The sole use of dexmedetomidine as a sedative analgesic is not consistently successful for many moderately painful invasive procedures. A multicenter American study suggested that the surge in pain arising out of CVCI in a conscious patient may lead to central sensitization and could be a potential cause for persistent pain which continues for some time after a noxious event and advocated use of preemptive analgesia to avoid central sensitization [2]. In the current study, baseline analgesia was provided with preprocedural infusion of either dexmedetomidine or fentanyl and both the study drugs were able to reduce procedure specific pain at LA injection and immediately after CVCI (PP3) in comparison to placebo group ( and 0.003). However, fentanyl appeared to be more analgesically efficient than dexmedetomidine in reducing the pain intensity at all time points (LAI, PP3, and PP10) but it has not reached statistical significance. In contrast, there is a sharp statistical difference in discomfort level as assessed by VNRDS between fentanyl and dexmedetomidine groups indicating superiority of dexmedetomidine over fentanyl in the immediate postprocedural period (PP33 and PP10). This difference in action between fentanyl and dexmedetomidine can be partly explained by multidimensional model of procedural pain [6]. Fentanyl, which acts as a pure opioid analgesic, mainly affected the sensory-discriminative component of the pain, whereas dexmedetomidine had a greater magnitude of effect in attenuating the motivational affective and cognitive component of pain. The differential action can further be explained by the fact that both the drugs have different timing for onset of action, peak onset of action, and terminal elimination half-life after short bolus infusion over 10 minutes.

All patients from dexmedetomidine group had peripheral oxygen saturation of more than or equal to 99% by pulse oximeter in room air. However, more number of patients from dexmedetomidine group also attained an unwanted sedation level (lower OAA/S sedation score) during the study period which may sometime hinder the patient cooperation needed by the physician while inserting central venous catheter. This finding also confers the advantage of dexmedetomidine in providing adequate sedation with clinically insignificant respiratory effects, including apnea, hypoxemia, or airway obstruction during ICU procedures. However, a higher incidence of bradycardia and hypotension associated with dexmedetomidine is a worrisome predicament. A previous study using a higher dose of fentanyl (2 μg/kg) reported higher incidence (15%) of oxygen desaturation [3]. We have used a single preprocedural bolus fentanyl 1 μg/kg infusion and reduced the risk of clinically significant respiratory depression requiring intervention like head tilt-chin lift maneuver, naloxone administration, and resuscitation with bag-mask ventilation, without compromising the analgesic efficacy. Only one patient from fentanyl group in our study desaturated (SpO2 < 92%) and needed a simple sequential verbal stimulation to maintain peripheral oxygen saturation above 98%.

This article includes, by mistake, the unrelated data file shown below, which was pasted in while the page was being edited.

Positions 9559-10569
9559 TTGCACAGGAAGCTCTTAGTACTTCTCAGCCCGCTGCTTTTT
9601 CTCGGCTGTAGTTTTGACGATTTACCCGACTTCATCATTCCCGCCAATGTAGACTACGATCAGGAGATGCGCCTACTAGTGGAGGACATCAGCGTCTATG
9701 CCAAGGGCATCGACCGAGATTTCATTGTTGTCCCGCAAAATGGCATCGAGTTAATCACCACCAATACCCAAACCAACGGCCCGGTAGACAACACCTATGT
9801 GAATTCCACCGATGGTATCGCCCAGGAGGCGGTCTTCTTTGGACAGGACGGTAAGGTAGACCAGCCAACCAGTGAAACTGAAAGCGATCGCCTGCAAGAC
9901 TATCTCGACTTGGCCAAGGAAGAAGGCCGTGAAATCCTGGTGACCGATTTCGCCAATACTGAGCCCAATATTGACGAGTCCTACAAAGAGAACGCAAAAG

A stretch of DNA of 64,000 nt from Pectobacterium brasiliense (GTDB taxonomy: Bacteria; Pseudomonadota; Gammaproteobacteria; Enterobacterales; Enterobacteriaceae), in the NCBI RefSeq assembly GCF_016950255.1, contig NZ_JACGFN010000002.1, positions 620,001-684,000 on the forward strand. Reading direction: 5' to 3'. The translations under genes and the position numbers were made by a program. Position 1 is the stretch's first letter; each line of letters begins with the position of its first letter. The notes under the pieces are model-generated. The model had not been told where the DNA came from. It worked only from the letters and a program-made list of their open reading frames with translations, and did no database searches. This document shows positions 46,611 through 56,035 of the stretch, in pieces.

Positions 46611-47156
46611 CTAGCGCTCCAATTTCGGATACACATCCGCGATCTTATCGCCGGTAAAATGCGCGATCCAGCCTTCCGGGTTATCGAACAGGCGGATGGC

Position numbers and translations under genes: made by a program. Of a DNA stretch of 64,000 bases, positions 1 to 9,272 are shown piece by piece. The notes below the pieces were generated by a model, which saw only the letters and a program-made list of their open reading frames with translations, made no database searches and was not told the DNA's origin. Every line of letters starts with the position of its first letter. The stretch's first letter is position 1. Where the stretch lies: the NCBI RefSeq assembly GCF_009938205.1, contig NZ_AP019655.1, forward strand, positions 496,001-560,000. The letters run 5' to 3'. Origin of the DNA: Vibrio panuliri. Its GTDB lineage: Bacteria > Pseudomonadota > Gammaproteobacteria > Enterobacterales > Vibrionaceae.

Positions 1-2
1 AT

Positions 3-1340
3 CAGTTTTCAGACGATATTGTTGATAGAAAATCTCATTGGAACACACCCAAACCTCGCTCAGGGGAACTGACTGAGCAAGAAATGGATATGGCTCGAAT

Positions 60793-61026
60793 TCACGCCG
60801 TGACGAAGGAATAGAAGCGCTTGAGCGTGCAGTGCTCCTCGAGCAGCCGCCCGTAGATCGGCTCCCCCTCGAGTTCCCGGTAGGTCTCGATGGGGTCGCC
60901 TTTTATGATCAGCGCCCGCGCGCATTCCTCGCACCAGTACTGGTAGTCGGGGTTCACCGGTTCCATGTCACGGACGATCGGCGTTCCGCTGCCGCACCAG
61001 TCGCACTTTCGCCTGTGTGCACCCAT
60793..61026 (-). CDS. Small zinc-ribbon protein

The major limitation of the current study cohort is a possible risk of inclusion bias with limited external validity as the decision to place a central venous catheter was at the discretion of attending anesthesiologist. Many patients who will need a CVCI may not belong to American Society of Anesthesiologists physical status grade 1/2 with age around 40 years; even then we feel this study might serve as a pilot for further research in more critically ill patients. The second limitation is a precision bias owing to small sample size. All the study participants were premedicated with a dose of anxiolytic on the night before surgery and also on the morning of surgery which might have influenced the motivational components of pain and the effect size due to possible potentiating effect of the study drugs, but since all included subjects were given the same premedication, this may not really represent a major limitation. The third limitation is the fact that unavailability of an ultrasound for CVCI and lack of the ultrasonographic assistance could have been a confounding factor as it could have reduced the procedure time and number of attempts for CVCI, both of which might correlate to patient’s sense of discomfort and pain. However, we are unaware of any study comparing the pain and discomfort associated with ultrasound guided CVCI versus conventional technique of CVCI.

5. Conclusions

In conclusion, both fentanyl and dexmedetomidine provide comparable analgesia for CVCI along with LA field infiltration. Dexmedetomidine is superior to fentanyl and placebo in terms of providing comfort to the patients during the procedure but is associated with a tendency to excessive sedation and unwanted cardiovascular events. With minimal adverse respiratory and cardiovascular events and a comparable analgesic efficacy, fentanyl 1 μg/kg is a better alternative to provide additional analgesia for CVCI. Further studies are required to see whether reduced preprocedural dexmedetomidine infusion will bring a beneficial cardiovascular and respiratory effect without compromising analgesia and patient’s comfort level.

Competing Interests

The authors declare that they have no competing interests regarding the publication of this paper.